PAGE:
Tuesday, September 23, 2003
Regarding "Palestinians see Arafat as key", IHT, September 23, 2003: In this article Palestinians are quoted as saying that if Israel kills Arafat or forces him to leave "we will do suicide bombings all over Israel". Not that I am in favor of expelling or killing Mr Arafat, but why should Israel take such a threat serious? As far as I am aware, carrying out suicide bombings all over Israel is what Palestinians have been doing for ten years now.
Posted by Bert at 10:16 AM
Monday, September 22, 2003
Although I do not have much time to read or write anything that is not related to Jews and non-Jews in France during the second half of the 1940s, I almost daily try to get my hands on a copy of the IHT, which to me has proven itself to be one of the best media to keep up-to-date, as I do not need an internet connection for the newspaper, and it can be read on my many rides in the Paris metro, as well as during the breaks that I force myself to take while studying the sources for my PhD thesis. In Saturday's issue there was a moving article about a German woman named Sabriye Tenberken, who in spite of or maybe one should say because of ( I would not dare to say thanks to ) her own blindness started a wonderful project, aimed at teaching blind children and young adults in Tibet the skills necessary to rely upon themselves. The story of her life is amazing, filled wigh perseverance and a lot of hope. The organization which she founded has a website, which can be found here. On the site you can read about the work Sabriye and her organization have done and still are doing, and about how you can support that work.
Posted by Bert at 4:46 PM
Friday, September 19, 2003
Regarding « Despite his gaffe, Jewish group will honor Berlusconi », IHT, September 19, 2003: By bestowing upon Silvio Berlusconi the Distinguished Statesman Award « in the name of the Anti-Defamation League (…), as American citizens who appreciate what he’s done », Abraham Foxman and his leaguesmen and –women singlehandedly turned all their valuable and appreciated efforts to fight hate groups, anti-Semitism, bigotry etc. into one big joke. Although Benito Mussoline did not send Jews to their deaths himself, he certainly bears direct responsibility for the anti-Jewish laws initiated and implemented under his regime, and at least indirect responsibility for the deportation of Jews from Italy by German forces. Someone who says about such a dictator that he « never killed anyone (…) » and merely « used to send people on vacation in internal exile » could under certain circumstances be an ally, but he will never be a friend of the Jewish people. PS: In an article on the website thejewishweek.com it says: Foxman also noted that Italy is also historically less anti-Semitic than other European nations, and even while Mussolini was dictator and 7,000 were deported, 23,000 Jews were rescued by their Italian neighbors. If anti-Semitism could be measured simply by the number or percentages of Jews deported from a certain country or rescued by such a country's inhabitants during WWII, then why does France often appear to have such a bad reputation in the eyes of Foxman and other cry-wolve fighters of anti-Semitism? According to R. Hilberg's The Destruction of the European Jews ( Chicago, 1961; p. 670 ), quoted by Robert O. Paxton in his Vichy France: Old Guard and New Order, 1940-1944 ( Morningside Edition, Columbia University Press, 1982; p. 372, note 65 ), the prewar Jewish population of Italy had declined at the time of the Liberation by 35 percent, whereas for France the same number was 26 percent. Berlusconi and Italy are not friends of Israel or of the Jewish people, nor are Jacques Chirac and France their enemies, as many Jews in- and outside Israel believe. Things just are a little bit more complicated than Mr Foxman and others would like them to be. Israel and the Jewish people should start looking for more honest, less controversial, and more worthwhile friends than Mr Berlusconi.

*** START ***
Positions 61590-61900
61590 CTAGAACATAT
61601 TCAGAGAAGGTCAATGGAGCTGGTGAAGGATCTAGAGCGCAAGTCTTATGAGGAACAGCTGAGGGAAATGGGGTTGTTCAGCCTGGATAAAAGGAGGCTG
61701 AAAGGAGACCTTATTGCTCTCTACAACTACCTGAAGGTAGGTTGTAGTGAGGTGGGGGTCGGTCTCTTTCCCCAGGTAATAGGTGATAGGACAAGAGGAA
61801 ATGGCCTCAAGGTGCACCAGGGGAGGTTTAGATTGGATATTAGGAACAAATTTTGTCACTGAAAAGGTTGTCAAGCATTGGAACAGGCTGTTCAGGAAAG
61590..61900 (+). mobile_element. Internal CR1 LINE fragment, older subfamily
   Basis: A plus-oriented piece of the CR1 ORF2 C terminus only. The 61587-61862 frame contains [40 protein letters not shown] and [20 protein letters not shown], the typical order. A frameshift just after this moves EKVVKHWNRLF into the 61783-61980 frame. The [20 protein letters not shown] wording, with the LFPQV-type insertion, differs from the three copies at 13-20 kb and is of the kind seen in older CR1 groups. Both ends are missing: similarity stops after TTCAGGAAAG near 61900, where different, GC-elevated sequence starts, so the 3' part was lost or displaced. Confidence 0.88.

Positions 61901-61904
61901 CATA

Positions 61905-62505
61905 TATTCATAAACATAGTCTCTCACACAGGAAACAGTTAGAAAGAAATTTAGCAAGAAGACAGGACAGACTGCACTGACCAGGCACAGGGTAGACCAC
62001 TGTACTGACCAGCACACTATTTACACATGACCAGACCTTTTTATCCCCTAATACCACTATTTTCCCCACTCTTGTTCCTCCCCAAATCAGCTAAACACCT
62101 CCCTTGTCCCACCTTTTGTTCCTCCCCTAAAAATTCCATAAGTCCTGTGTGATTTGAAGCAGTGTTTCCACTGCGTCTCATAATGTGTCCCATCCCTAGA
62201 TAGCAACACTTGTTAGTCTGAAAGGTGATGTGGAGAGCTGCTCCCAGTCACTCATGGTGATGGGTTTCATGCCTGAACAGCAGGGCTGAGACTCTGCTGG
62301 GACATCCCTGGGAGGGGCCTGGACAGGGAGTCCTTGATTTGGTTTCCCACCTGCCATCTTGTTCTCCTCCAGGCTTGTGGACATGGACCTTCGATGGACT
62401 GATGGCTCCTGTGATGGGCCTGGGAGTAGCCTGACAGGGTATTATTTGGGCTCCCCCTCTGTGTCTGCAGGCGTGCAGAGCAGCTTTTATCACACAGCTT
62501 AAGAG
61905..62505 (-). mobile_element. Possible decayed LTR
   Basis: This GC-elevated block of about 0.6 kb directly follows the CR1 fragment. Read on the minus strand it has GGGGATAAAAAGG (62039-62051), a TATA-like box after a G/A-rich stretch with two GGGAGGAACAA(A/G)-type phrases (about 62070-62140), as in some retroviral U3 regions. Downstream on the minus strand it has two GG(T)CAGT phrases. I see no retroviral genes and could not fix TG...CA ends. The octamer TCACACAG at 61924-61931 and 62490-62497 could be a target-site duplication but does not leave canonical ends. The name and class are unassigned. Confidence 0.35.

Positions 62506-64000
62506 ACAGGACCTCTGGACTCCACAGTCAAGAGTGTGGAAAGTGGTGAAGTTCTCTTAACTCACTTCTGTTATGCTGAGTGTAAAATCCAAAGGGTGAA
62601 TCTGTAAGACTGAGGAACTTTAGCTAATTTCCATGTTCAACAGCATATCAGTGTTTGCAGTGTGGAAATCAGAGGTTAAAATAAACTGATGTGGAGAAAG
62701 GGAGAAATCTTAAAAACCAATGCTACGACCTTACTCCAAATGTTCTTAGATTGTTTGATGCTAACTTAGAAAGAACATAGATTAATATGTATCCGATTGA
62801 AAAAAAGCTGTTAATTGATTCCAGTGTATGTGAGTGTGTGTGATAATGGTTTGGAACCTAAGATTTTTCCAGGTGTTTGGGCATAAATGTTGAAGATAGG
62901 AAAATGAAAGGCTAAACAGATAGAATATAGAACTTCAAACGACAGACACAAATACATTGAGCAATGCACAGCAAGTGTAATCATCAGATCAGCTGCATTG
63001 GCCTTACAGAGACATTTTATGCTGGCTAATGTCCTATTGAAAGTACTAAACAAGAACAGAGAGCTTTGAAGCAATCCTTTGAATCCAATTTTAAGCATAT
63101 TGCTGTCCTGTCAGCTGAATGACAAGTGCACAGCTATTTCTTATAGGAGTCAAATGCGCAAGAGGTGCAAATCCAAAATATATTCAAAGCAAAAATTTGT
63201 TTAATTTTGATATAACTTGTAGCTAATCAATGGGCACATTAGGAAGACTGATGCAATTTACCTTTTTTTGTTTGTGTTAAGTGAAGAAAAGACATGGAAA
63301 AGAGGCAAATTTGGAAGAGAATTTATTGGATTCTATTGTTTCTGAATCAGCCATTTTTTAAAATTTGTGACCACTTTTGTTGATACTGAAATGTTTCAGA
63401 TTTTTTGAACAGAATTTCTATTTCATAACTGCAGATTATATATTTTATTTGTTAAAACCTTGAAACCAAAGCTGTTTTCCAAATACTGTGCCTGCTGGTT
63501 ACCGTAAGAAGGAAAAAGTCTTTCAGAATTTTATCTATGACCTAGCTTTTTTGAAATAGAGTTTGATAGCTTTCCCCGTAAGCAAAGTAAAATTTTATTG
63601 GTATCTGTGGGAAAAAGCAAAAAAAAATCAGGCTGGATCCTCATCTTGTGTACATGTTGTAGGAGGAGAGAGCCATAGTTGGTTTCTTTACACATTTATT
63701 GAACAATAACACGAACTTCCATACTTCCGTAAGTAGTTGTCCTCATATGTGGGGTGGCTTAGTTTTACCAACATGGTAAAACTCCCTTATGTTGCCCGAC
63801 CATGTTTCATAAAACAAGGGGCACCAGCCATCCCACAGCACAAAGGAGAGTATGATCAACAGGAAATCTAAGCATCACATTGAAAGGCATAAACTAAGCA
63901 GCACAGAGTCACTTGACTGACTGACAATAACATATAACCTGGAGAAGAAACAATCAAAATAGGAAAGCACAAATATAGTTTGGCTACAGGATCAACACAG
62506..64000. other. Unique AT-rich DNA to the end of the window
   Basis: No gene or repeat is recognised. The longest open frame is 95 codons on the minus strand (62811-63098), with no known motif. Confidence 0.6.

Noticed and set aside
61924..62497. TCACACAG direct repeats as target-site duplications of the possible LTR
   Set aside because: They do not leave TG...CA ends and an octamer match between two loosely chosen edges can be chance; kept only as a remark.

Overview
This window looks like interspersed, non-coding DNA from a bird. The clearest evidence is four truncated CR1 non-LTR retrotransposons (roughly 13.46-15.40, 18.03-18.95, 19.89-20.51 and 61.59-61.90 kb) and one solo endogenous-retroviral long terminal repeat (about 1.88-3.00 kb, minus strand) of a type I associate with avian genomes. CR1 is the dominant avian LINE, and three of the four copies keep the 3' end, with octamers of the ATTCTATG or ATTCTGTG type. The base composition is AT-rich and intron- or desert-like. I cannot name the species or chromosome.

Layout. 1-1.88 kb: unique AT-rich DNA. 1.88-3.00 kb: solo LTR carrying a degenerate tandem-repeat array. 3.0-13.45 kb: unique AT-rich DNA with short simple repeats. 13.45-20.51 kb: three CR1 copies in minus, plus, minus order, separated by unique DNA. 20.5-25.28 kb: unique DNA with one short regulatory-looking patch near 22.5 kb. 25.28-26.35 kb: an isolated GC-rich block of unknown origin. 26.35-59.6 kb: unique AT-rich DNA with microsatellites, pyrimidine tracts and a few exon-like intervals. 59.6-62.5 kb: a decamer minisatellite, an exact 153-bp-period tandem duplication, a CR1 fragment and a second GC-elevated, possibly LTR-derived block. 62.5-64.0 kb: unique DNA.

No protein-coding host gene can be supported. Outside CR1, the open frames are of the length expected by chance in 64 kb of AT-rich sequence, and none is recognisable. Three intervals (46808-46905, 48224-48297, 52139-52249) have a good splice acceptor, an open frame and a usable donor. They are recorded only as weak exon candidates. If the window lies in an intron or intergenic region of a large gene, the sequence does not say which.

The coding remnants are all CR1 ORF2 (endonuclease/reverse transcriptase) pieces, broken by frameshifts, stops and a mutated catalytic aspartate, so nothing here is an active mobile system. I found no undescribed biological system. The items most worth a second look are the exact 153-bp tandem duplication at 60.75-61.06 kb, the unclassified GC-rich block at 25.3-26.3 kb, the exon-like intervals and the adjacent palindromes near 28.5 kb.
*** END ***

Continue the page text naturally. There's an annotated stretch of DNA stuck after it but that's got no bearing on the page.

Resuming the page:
Posted by Bert at 2:48 PM
Thursday, September 18, 2003
Regarding "Muslims who feel Islamophobia" by Adid F. Farha, IHT, September 18, 2003: Although I agree with much of what Mr Farha has to say, I find it hard to accept his use of the adjective ‘true’ as if it was a definite article, in connection with Islam or any other religion/civilization. There is no true Islam, Judaism or Christianity, just as there are no true Muslims, Jews or Christians. Nothing is as relative as truth. As a Jew, I consider myself as true, as rightful a member of the Jewish people/religion/civilization and as much a part of Jewish history as – for example – both Yitzhak Rabin and his murderer Yigal Amir. Similarly, Osama bin Laden and Saddam Hussein belong just as much to the history and community of Islam as a religion and civilization as their less fanatic and violent fellow Muslims.
Posted by Bert at 4:43 PM
Monday, September 15, 2003